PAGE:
A community within the community : talking about life in a retirement village : a thesis presented in partial fulfilment of the requirements for the degree of Master of Arts in Psychology at Massey University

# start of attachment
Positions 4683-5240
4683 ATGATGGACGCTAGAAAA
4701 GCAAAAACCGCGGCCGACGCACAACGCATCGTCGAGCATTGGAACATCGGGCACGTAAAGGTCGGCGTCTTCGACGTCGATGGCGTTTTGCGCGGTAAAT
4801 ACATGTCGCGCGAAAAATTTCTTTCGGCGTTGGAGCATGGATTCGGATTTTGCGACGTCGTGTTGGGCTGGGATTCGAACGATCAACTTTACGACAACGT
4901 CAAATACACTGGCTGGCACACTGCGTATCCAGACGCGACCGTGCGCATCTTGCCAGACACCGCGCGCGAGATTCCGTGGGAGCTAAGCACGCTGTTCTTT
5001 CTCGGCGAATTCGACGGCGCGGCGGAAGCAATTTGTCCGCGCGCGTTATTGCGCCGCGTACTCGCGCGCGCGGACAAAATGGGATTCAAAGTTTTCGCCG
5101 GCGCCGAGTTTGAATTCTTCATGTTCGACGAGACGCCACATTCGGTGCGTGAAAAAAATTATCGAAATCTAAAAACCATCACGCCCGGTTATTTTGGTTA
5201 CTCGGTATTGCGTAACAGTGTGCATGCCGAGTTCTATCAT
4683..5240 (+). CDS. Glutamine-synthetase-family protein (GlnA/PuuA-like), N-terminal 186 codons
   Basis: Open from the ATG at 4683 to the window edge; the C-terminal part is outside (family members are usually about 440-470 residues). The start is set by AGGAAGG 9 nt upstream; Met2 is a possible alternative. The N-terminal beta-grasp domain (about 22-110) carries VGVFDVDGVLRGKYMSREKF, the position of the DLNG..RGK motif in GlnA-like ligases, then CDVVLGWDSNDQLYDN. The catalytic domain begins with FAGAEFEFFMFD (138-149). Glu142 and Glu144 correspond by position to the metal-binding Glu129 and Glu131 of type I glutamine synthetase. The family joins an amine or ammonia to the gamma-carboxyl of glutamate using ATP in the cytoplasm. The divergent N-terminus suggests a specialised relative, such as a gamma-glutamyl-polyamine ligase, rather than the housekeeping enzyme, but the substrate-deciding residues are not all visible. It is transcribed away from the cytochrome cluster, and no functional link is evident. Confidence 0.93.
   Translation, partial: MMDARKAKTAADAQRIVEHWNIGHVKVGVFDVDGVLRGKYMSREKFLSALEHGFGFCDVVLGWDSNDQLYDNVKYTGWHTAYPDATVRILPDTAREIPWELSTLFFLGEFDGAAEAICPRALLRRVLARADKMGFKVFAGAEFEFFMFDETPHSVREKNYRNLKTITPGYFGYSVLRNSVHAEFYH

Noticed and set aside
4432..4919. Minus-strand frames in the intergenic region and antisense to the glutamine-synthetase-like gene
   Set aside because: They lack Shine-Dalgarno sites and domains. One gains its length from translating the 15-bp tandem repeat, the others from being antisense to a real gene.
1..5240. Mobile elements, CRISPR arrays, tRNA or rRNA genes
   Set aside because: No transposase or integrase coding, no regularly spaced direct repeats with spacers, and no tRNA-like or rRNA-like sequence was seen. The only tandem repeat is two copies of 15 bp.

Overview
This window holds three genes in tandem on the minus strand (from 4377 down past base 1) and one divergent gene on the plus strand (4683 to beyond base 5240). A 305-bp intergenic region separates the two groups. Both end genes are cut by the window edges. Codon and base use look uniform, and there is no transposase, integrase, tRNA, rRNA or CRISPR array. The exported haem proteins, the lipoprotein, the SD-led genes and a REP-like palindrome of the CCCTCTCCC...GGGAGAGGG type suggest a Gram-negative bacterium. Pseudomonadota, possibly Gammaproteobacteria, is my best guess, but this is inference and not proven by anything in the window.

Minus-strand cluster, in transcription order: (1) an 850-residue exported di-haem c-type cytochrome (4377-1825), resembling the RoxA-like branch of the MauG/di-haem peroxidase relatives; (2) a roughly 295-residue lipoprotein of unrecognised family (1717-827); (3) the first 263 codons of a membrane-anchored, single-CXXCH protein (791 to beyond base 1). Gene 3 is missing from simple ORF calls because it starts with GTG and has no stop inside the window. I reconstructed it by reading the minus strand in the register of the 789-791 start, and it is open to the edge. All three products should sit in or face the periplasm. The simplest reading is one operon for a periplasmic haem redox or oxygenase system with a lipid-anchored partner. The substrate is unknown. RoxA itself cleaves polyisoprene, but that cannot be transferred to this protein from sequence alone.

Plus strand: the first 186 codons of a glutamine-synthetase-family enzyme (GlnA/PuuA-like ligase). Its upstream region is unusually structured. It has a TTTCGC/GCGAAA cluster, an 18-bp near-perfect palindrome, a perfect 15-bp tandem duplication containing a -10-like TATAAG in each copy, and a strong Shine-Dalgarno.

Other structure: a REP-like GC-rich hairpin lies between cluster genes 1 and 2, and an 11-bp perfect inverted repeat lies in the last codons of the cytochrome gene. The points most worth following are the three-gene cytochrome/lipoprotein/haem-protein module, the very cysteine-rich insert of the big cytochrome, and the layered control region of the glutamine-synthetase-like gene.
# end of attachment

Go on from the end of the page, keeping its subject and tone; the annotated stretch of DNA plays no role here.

The recent emergence in New Zealand of commercially operated retirement villages has provided older adults with the opportunity to live independently in a community specially planned for their age group. The current generation of older New Zealanders is the first to live in this way, and little is known about the psychology of this lifestyle. It is well recognised that environment influences well-being, and the present study aimed to investigate the broad psychology of living in a retirement village. The data was collected from twelve people living independently in a retirement village in a provincial New Zealand city. They were asked to talk about their decision to move into the village, and their experience of living in such a community. Verbatim transcripts of the interviews were examined using Potter & Wetherell's (1987) method of discourse analysis. Five themes were analysed: the decision to move, active ageing, company, privacy, and security. Overall, the analysis showed the ways in which the participants constructed their move to a retirement village as a positive and proactive part of the ageing process. Predominantly, this was achieved by highlighting the positive aspects of a retirement village community in contrast to constructions of the wider community, and by choosing contrasting features of the village lifestyle to construct different versions of the village.